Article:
>> Marvin Jones :: Jones has seen 10 targets this year to Golladay’s 19, and this is about what we should expect on the whole this year. But in the small sample size of a single game, there are scenarios in which Jones could out-target Golladay — which makes him a worthy “small percentage of large field” dart if you are targeting this game. Jones is less likely to hit a big game, but if he does pop off, no one will be on him.
>> T.J. Hockenson :: Hock has the worst matchup of the bunch in dealing with Malcolm Jenkins, but the upside is still there, and the ownership is sure to be low after his dud in Week 2. As noted last week: the Lions are willing to attack downfield to Hock, so it only takes one or two plays for him to post a big day. He’s not an off-the-wall play in large-field contests this week.
>> The Lions backfield :: This is the least attractive spot, as a blanket “don’t play running backs against the Eagles” approach has been a solid path for years. (It’s not that it’s impossible for a running back to put up a week-winning score against them; it’s just far less likely than the field has realized throughout these years.) You would need a broken play or a couple touchdowns to really get you there, but if you wanted to chase, you could envision Kerryon Johnson or even Ty Johnson grabbing some points through the air. Ty played 12 snaps last week, as did C.J. Anderson; and with Anderson sent packing, there’s a chance Ty picks up a few breather carries to go with his pass game role.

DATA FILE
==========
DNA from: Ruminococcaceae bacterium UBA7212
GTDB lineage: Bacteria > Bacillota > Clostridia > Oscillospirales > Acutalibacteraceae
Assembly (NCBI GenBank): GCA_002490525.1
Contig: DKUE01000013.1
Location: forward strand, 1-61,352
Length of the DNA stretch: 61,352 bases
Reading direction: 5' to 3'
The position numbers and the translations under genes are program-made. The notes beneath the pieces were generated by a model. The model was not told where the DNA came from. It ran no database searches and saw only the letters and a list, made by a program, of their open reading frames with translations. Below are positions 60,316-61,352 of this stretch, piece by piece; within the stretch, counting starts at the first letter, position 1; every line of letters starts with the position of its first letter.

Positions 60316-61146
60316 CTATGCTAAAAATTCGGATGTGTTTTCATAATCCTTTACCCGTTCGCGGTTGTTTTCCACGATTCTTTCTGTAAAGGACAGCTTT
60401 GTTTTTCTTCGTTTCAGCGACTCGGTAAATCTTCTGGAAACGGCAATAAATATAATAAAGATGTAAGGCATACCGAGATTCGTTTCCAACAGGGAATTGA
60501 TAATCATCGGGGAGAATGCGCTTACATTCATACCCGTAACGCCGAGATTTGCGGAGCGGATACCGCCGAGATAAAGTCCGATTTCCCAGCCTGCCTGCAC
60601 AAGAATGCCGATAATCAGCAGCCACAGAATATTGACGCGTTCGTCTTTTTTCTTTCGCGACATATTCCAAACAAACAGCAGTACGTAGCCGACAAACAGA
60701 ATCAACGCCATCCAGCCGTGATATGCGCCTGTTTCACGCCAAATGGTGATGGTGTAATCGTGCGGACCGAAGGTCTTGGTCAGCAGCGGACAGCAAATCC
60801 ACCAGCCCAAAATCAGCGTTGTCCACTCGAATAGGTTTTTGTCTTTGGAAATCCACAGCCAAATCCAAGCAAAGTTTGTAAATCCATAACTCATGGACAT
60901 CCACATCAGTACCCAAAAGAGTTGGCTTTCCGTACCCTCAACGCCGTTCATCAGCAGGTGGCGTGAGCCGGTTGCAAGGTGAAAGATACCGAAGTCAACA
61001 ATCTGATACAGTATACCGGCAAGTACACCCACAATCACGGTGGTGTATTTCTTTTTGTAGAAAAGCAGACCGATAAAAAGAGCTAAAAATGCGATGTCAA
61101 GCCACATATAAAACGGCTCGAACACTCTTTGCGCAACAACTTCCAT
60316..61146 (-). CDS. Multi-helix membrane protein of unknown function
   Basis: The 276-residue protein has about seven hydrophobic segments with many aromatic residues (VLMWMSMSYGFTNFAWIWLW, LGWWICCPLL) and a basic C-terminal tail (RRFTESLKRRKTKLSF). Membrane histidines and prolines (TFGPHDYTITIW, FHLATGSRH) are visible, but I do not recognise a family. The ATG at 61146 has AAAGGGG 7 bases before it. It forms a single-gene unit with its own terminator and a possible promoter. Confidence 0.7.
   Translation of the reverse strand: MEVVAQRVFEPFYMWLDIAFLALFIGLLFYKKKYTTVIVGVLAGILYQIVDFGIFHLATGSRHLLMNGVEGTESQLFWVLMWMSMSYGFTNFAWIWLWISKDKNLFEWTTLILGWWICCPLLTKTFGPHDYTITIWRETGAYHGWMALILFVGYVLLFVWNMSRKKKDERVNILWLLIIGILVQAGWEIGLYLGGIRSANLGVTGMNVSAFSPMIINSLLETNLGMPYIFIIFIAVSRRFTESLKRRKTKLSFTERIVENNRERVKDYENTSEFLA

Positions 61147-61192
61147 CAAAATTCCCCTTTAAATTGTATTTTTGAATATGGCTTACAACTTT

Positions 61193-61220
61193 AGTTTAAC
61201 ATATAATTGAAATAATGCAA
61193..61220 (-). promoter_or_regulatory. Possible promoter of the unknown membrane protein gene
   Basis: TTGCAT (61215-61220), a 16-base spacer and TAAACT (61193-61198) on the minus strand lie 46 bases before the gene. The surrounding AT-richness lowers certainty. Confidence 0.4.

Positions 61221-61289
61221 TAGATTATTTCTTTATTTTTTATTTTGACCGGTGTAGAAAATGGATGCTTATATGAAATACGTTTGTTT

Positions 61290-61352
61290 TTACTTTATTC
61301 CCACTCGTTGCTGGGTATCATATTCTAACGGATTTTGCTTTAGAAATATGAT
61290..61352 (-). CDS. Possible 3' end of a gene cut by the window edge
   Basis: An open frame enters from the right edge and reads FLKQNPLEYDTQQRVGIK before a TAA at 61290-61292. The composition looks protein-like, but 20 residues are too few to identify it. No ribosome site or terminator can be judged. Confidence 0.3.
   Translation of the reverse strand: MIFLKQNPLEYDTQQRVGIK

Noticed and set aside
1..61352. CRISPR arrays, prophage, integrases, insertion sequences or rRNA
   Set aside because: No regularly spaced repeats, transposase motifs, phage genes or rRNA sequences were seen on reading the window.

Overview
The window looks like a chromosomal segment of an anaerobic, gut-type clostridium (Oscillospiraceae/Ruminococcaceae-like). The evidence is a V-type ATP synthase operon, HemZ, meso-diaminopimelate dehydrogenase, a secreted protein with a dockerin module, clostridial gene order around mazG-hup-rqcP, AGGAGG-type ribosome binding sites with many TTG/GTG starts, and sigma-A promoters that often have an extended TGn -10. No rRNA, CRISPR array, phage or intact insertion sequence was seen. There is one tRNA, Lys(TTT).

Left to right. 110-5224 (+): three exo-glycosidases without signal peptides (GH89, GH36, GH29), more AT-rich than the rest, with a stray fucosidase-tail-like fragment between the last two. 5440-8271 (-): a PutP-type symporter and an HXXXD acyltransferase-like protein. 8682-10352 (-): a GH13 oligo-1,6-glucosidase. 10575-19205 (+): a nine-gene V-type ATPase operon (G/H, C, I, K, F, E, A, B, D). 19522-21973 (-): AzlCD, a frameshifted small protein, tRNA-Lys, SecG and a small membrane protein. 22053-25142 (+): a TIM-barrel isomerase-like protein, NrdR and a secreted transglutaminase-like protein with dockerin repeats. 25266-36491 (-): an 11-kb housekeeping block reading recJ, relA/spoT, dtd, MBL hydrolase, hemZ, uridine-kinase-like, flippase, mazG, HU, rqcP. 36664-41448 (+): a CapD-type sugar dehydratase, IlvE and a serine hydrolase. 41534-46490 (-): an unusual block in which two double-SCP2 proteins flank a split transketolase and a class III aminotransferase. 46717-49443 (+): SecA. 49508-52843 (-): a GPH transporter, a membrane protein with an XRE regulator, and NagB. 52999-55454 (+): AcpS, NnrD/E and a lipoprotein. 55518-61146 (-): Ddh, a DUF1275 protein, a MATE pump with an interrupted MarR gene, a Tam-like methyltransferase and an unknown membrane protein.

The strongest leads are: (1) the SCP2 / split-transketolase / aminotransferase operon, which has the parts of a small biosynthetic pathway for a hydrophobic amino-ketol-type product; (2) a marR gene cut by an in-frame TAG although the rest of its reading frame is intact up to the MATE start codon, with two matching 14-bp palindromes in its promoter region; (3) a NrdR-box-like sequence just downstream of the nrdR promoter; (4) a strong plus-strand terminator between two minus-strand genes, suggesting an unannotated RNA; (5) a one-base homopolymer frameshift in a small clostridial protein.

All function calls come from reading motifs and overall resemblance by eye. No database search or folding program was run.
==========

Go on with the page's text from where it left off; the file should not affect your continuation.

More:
JM’s Interpretation ::
At the mid-point in the week, I don’t imagine I’ll have a ton of exposure to the Eagles’ backfield (there are some fun things that Miles Sanders allows you to do if you want to bet on his efficiency catching up with his touches, and in large-field tourneys you could play around with game environment approaches that say, “The Eagles will be passing, and that means Sproles will be on the field; and that means he’ll have a shot at a big game”), but the Eagles’ passing attack remains attractive for the fact that Wentz is still the quarterback, Pederson is still the play-caller, and the prices are just unbelievably low. Agholor and Ertz are firmly viable in cash and tourneys of all sizes, while Wentz is viable in tourneys of all sizes, and JJAW // Hollins are extremely viable upside pieces in large-field tourneys, with a clear case that can be made for them as upside pieces in smaller-field play
I like Golladay this week as well, and though I’ll be primarily leaning on him as a piece to play on the other side of the Eagles’ passing attack — playing this game in a bundle — I’ll also have some exposure to him on other rosters where I am focusing my action around other games.
I won’t have much Jones outside of mixing a few shots onto bundles from this game, as his floor is not attractive; but I do like his ceiling enough in this spot to have some exposure.
I’ll likely play the matchup percentages against Jenkins and avoid Hock for the most part, but he’s obviously full of upside if you want to chase. I’ll also likely leave the backfield of the Lions alone, and there are quarterbacks with a much better shot at hitting upside than Matthew Stafford, but I wouldn’t necessarily argue if you were wanting to play this game a few other ways yourself.
You must be logged in to view collective notes about a game.
You must be logged in to add notes about a game.